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Maersk Line and its newly acquired Hamburg Süd subsidiary will launch a new Asia-South America west coast (WCSA) service network in April.

But the two lines’ combined reefer capacity on the trade – in terms of the number of slots on vessels able to carry reefer containers – will be reduced to meet the conditions imposed on the acquisition.

Hamburg Süd’s current Asia-WCSA vessel-sharing agreement (VSA) with MSC, CMA CGM, Cosco, Hapag-Lloyd and HMM, which operates three weekly loops, will be terminated at the end of March, as required by Chinese and South Korean competition authorities.

According to Alphaliner data, Hamburg Süd operates nine vessels of 7,100-10,000 teu out of the 33 ships deployed on the three loops, and these are likely to be operated in conjunction with the vessels deployed on Maersk Line’s current three-loop Asia-WCSA service.

“Maersk Line and Hamburg Süd’s combined capacity on the new network remains the same as the total capacity currently deployed by the two carriers separately,” Maersk said.

The combined four new service strings, dubbed ASPA and ASCA by Hamburg Süd and AC 1-3 and AC 5 by Maersk, will deploy 39 container vessels of 4,500-10,000 teu capacity and cover 30 key ports in Asia, Latin America and the Caribbean.

Hamburg Süd said that one of the highlights of the new offering would be the two weekly sailings for reefer customers from Chile to Asia, as well as a direct service from Chile and Peru to Japan.

However, Hamburg Süd’s aspirations to grow its reefer business on the route could be hobbled by regulatory conditions that were required to be met to obtain a green light for the deal.

Indeed, one of the tough conditions imposed on the takeover by China’s Ministry of Commerce (MOFCOM) was that Maersk and Hamburg Süd’s combined reefer slot capacity share between Asia and Latin America must be reduced from the current 45-50% to 34-39% within 90 days of closing the deal.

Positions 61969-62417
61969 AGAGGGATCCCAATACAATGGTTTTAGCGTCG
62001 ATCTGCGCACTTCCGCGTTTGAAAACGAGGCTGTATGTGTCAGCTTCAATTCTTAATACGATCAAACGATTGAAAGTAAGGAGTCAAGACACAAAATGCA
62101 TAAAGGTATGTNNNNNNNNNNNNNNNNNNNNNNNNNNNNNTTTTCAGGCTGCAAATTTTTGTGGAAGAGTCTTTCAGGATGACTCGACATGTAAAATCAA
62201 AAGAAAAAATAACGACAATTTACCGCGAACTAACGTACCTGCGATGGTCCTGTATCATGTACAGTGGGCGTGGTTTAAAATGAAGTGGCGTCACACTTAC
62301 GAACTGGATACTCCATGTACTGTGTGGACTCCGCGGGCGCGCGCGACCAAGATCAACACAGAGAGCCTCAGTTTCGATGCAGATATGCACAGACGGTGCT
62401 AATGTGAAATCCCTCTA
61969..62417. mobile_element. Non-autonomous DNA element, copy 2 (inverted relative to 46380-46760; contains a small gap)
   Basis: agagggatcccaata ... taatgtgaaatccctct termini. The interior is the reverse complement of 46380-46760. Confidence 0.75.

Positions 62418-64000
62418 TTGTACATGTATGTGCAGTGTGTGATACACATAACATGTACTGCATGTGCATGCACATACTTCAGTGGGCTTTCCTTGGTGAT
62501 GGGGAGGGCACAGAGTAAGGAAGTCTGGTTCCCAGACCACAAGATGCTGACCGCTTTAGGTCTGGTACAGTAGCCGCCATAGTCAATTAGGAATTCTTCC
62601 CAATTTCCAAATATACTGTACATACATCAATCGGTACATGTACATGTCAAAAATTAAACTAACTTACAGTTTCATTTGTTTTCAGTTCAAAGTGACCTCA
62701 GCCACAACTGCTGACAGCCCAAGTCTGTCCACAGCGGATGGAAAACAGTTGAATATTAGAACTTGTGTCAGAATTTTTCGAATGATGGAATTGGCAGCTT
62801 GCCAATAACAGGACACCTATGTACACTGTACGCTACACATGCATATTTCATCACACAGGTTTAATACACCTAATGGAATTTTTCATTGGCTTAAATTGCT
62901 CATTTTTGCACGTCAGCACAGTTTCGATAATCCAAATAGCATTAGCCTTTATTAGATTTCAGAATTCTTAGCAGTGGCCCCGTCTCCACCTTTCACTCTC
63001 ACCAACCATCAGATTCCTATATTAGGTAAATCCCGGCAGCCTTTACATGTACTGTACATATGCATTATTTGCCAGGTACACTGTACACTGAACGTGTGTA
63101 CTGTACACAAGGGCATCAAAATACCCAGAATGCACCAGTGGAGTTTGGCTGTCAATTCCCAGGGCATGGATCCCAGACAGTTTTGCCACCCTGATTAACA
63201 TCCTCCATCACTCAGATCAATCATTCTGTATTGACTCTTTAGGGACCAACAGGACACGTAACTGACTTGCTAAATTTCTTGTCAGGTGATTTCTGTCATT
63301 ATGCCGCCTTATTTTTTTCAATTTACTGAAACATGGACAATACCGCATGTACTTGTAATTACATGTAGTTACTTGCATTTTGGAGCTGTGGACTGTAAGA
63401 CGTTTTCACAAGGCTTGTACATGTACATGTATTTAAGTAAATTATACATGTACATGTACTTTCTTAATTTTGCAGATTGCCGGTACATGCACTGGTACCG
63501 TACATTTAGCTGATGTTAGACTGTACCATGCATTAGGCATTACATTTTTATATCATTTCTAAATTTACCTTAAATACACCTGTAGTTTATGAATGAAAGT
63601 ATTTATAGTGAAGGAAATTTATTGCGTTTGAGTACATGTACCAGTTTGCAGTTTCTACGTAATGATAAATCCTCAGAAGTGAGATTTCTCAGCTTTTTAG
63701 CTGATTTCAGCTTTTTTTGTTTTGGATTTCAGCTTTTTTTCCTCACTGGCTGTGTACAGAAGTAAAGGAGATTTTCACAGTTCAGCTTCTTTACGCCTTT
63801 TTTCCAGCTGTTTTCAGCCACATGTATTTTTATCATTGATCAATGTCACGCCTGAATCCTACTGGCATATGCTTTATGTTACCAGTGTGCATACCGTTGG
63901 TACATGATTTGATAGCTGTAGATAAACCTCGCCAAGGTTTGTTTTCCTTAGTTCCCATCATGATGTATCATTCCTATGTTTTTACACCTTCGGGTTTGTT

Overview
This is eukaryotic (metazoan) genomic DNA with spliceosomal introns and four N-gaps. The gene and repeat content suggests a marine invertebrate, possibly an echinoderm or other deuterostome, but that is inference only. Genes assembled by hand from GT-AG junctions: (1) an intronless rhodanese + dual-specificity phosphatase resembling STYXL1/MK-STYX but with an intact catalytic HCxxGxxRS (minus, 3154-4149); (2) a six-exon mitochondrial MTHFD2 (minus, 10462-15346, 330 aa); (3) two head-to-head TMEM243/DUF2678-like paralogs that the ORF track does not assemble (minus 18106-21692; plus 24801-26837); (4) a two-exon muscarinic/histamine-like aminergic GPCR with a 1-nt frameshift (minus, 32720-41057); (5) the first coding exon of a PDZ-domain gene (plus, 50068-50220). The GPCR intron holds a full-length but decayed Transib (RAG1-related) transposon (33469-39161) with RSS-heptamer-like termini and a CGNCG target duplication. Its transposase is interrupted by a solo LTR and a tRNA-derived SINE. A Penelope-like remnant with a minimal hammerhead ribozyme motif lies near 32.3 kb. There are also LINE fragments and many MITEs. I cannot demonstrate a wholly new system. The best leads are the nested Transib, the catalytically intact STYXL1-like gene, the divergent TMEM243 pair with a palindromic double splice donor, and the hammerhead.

Meanwhile, Hamburg Süd’s ex-VSA partners on the Asia-WCSA trade are likely to announce details of their new April offering soon, which could also include newly formed Ocean Network Express (ONE).

Questioned about Maersk’s acquisition of Hamburg Süd last year, Hapag-Lloyd chief executive Rolf Habben Jansen said: “It is always a little difficult to retain market share when you go through a merger.”

He said he saw the takeover of Hamburg Süd as presenting “opportunities to gain market share in Latin America”.

MOFCOM also required that Hamburg Süd withdraw from its VSA partnership covering Asia to the east coast of South America at the earliest opportunity, but it is understood that the first break clause in this agreement is not until the end of 2018.

Commenting on the network revision, Frank Smet, chief commercial officer of Hamburg Süd, said: “With the new services and thanks to the independence of this product – without the involvement of VSA partners – we can deliver what we love the most: flexibility and fast, tailor-made direct connections which we develop with our customers.”

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